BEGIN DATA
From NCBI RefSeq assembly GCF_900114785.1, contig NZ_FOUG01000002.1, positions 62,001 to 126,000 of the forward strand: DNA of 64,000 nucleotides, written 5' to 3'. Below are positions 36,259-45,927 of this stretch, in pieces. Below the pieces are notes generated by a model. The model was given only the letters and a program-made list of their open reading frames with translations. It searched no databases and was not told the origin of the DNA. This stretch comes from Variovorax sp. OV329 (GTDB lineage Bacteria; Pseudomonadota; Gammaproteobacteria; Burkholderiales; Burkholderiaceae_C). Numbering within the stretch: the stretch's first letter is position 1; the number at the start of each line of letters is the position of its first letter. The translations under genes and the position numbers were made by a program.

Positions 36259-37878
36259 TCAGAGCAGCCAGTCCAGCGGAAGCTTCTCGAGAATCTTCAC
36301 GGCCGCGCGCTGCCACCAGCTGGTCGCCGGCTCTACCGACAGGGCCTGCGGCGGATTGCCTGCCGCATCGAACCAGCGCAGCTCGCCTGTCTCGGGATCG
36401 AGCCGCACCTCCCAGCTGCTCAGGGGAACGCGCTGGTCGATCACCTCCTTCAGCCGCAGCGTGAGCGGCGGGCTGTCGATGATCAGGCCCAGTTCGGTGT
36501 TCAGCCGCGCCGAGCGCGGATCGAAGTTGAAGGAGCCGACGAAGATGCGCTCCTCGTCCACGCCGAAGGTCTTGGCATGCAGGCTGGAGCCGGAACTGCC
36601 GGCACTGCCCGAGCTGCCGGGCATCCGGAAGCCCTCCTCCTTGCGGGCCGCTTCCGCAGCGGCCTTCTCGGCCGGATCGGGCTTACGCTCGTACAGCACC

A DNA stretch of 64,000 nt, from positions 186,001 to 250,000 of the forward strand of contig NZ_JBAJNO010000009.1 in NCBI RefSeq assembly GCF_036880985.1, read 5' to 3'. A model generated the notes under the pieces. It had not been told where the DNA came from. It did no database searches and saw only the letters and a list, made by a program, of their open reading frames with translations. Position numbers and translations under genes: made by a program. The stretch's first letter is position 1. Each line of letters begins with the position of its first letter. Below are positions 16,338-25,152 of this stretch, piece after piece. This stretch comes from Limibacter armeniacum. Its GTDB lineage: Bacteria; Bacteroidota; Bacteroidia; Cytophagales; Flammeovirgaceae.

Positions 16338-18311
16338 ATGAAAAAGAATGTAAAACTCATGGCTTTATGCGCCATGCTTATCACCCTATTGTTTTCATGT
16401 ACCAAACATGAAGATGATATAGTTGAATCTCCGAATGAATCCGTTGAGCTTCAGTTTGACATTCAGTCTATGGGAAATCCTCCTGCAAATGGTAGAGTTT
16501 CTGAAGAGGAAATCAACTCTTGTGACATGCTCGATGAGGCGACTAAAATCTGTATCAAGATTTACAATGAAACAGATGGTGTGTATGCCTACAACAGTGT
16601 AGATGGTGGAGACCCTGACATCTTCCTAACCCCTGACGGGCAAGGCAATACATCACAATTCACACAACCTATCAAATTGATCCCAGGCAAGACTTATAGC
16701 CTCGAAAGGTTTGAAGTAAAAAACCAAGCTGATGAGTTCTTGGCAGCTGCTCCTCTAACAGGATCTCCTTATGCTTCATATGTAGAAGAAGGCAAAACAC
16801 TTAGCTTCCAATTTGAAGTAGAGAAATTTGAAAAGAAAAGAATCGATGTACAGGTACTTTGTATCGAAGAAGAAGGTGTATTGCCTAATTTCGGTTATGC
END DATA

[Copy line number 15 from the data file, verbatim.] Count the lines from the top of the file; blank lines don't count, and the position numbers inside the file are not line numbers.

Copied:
16801 TTAGCTTCCAATTTGAAGTAGAGAAATTTGAAAAGAAAAGAATCGATGTACAGGTACTTTGTATCGAAGAAGAAGGTGTATTGCCTAATTTCGGTTATGC